"I was dreamin' when I wrote this
So sue me if I go 2 fast
But life is just a party, and parties weren't meant 2 last…"
– Prince, “1999”
In Nelson v Geico Indem Co, No. 343639, 2019 WL 4894538 (Mich Ct App, October 3, 2019), the Michigan Court of Appeals upheld the trial court’s granting of motion for summary disposition in favor of the Personal Injury Protection (PIP) carrier based on the exclusionary policy language for fraudulent misrepresentations.
Nelson, a Michigan resident, was involved in a motor vehicle accident on Oct. 22, 2014. In her application for PIP benefits, she claimed back, neck and head injuries, but misrepresented whether she had previously experienced a “same or a similar condition.”
The plaintiff also submitted signed replacement services forms showing services that were performed every day beginning on the date of the accident, through October of 2017, with the exception of four days. The services were allegedly performed by her son, who testified that the forms were accurate.
It was discovered that the plaintiff took four vacations in 2016 to the following locations: New Orleans, Louisiana; Las Vegas, Nevada; Cancun, Mexico; and Minneapolis, Minnesota. The plaintiff testified that since the accident, she believes she also went to Melbourne, Florida with her daughter and perhaps on a cruise with her daughter as well.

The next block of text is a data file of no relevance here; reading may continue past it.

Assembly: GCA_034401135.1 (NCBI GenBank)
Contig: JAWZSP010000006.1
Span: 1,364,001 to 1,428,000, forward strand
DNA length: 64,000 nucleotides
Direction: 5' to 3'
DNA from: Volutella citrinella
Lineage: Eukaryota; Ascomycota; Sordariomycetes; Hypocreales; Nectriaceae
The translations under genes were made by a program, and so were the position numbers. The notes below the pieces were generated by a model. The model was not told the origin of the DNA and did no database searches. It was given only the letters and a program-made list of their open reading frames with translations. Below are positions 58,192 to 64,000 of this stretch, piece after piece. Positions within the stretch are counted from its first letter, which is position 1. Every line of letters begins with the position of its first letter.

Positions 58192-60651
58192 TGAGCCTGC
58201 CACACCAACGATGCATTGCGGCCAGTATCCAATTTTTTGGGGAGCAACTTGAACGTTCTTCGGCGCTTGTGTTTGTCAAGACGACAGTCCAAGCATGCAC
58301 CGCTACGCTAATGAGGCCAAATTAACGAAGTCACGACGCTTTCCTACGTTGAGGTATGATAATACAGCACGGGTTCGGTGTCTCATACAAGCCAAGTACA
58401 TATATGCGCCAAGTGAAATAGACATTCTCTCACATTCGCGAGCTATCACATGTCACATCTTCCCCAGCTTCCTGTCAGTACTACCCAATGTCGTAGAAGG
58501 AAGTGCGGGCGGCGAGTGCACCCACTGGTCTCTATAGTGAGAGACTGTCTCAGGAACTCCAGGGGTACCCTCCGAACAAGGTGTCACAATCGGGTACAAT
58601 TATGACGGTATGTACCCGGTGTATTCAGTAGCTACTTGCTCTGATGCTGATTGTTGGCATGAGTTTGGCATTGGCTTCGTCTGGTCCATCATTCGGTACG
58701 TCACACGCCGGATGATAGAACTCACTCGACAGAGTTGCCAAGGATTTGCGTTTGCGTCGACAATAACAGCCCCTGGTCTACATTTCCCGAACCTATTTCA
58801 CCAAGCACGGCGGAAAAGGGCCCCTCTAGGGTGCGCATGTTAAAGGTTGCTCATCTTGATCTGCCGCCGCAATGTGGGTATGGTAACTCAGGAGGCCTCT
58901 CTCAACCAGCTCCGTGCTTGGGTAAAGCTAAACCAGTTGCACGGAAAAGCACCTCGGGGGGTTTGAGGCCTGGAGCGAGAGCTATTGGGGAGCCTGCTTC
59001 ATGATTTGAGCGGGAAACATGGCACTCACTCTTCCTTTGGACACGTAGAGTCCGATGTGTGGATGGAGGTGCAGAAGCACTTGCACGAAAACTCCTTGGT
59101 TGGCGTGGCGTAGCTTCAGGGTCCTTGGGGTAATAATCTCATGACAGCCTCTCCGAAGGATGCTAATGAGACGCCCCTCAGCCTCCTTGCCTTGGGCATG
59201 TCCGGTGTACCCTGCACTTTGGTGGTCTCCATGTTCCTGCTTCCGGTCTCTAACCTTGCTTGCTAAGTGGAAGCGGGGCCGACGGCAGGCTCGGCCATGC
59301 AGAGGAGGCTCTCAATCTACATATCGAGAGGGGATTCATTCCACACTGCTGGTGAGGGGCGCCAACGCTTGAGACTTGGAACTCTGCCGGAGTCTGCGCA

While on these vacations, the plaintiff went on a helicopter ride, went dancing, and went on a boat ride. Among other things, the plaintiff also sang on stage, went to a Detroit Pistons game, went to a boxing gym to work out two to three times a week for 45 minutes to an hour, danced in a dance class once per week, appeared in dance performances, and attended a Prince tribute concert.
While the plaintiff was partaking in these in-and-out-of-state activities, her son remained in Michigan, where he reportedly performed replacement services.
The appellate court held that the misrepresentations regarding the plaintiff’s prior injuries and claims for replacement services, coupled with the policy’s exclusionary language for fraud, allowed the defendant carrier to void its policy because all elements necessary to establish fraud were present.
As the late Prince said, “A strong spirit transcends rules.” Here, the appellate court did not adopt Prince’s motto for the plaintiff.
A partner in the firm's Bloomfield Hills office, Abe Barlaskar concentrates his litigation practice on defending insurers and personal line carriers, rental car companies, trucking companies, and corporations and ...
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